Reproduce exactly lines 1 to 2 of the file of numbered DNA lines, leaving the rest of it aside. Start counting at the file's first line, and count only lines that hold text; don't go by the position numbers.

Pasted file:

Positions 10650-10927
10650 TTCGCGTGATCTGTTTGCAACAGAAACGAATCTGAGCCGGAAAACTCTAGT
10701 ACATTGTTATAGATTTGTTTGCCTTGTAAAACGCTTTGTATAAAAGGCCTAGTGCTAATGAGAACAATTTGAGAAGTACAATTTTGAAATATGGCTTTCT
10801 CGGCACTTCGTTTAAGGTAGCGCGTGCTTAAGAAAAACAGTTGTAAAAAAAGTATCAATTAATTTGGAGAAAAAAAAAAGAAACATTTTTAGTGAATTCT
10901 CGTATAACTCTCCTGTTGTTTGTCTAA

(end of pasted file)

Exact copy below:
Positions 10650-10927
10650 TTCGCGTGATCTGTTTGCAACAGAAACGAATCTGAGCCGGAAAACTCTAGT